Tag Archives: Semantic Web

“If an item does not appear in our records then it does not exist!”

The abovementioned words are spoken by Jocasta Nu, Chief Librarian of the Jedi Archives when Obi-Wan Kenobi is searching for the location of the Kamino planetary system…

However, this is a very 20th century view of a library or archive; ongoing development of the Semantic Web is pointing to a future where certain information may only exist as as an entity when created by a user.

The Semantic Web: a web of data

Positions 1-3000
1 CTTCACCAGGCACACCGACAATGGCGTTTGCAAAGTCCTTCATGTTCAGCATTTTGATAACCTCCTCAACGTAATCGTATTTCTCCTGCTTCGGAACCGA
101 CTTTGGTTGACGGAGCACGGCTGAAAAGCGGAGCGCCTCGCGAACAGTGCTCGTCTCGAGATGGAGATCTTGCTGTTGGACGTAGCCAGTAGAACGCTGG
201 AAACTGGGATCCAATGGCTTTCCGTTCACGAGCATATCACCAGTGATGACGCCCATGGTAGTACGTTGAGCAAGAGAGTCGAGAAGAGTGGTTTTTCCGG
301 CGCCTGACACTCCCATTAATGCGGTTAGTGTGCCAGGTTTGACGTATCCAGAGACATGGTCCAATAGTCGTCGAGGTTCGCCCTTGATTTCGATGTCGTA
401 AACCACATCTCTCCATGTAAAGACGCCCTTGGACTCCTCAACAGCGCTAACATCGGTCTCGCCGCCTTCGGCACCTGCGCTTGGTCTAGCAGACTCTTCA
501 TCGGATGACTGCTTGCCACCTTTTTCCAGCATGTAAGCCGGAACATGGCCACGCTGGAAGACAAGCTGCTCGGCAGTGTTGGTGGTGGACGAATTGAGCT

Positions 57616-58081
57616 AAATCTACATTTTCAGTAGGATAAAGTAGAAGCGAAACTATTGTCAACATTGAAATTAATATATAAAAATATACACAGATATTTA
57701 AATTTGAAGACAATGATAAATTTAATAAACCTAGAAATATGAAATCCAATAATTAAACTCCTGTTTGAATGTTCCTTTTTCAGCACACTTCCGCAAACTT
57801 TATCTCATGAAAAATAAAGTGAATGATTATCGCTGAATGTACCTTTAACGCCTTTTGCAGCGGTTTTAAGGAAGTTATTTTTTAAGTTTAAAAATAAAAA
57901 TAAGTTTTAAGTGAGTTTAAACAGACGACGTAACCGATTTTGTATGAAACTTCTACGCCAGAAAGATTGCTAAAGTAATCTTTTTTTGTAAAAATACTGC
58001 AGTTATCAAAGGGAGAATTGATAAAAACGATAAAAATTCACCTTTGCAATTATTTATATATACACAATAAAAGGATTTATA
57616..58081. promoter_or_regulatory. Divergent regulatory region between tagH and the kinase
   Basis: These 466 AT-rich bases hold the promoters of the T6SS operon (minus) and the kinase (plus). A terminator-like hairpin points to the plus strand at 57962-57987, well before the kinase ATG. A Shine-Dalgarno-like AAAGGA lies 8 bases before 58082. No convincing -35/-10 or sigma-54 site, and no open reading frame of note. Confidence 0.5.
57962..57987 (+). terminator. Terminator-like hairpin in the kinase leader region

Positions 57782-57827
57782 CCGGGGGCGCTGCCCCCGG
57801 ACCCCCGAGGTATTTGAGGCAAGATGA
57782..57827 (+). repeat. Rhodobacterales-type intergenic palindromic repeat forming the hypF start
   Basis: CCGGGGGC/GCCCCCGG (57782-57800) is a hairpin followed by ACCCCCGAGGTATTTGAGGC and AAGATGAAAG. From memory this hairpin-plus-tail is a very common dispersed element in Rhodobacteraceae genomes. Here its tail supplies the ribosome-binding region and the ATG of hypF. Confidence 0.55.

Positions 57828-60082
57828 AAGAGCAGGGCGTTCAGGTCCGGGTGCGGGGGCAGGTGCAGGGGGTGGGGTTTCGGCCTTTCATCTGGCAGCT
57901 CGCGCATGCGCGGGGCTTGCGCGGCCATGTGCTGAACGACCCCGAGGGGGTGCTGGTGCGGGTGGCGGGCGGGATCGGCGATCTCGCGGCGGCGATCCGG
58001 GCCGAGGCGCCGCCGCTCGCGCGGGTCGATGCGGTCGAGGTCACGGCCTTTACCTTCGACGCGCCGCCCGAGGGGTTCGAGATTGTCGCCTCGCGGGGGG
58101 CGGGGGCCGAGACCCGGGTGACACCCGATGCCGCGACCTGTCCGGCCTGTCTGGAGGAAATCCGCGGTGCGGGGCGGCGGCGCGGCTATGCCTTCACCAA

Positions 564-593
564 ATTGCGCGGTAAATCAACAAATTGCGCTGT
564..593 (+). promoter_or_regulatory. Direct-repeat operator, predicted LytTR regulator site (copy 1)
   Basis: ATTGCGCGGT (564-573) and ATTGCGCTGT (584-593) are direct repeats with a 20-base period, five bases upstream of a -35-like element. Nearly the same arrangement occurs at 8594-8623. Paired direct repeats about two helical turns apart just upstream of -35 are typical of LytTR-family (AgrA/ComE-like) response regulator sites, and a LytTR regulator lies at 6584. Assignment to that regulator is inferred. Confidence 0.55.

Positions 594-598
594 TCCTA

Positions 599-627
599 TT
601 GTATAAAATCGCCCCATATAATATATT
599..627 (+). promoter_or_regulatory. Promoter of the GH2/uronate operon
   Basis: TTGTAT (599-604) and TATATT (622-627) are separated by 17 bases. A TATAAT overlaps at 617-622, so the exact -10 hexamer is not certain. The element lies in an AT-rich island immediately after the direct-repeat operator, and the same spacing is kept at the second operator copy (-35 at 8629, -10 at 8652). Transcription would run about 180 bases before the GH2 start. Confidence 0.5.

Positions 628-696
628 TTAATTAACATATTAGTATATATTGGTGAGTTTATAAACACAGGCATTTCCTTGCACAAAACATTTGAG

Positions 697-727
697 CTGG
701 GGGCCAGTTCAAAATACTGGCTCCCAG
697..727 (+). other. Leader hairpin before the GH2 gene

I first came across the term “Semantic Web” when I was researching the changes to cataloguing standards 12 months ago for a previous module.  It is something that that has been of interest to me since then.  Working in a library and studying on this course has highlighted how the library community appears to be struggling to adapt to changes in the information environment.  The Resource Description and Access (RDA) cataloguing standard has been developed to encompass digital resources but will not be fully embraced by the British Library until 2013 (CILIP, 2012).  In my opinion, RDA can only be a stepping stone to the adoption of a new standard which will embrace Linked Open data in the Semantic Web, as discussed by Dunsire (2011).  Given that the related issue of ontologies is now being openly discussed on programmes such as “Woman’s Hour” (BBC, 2012) I can only hope that the slow adoption of newer standards does not lead to libraries erasing themselves from the information map!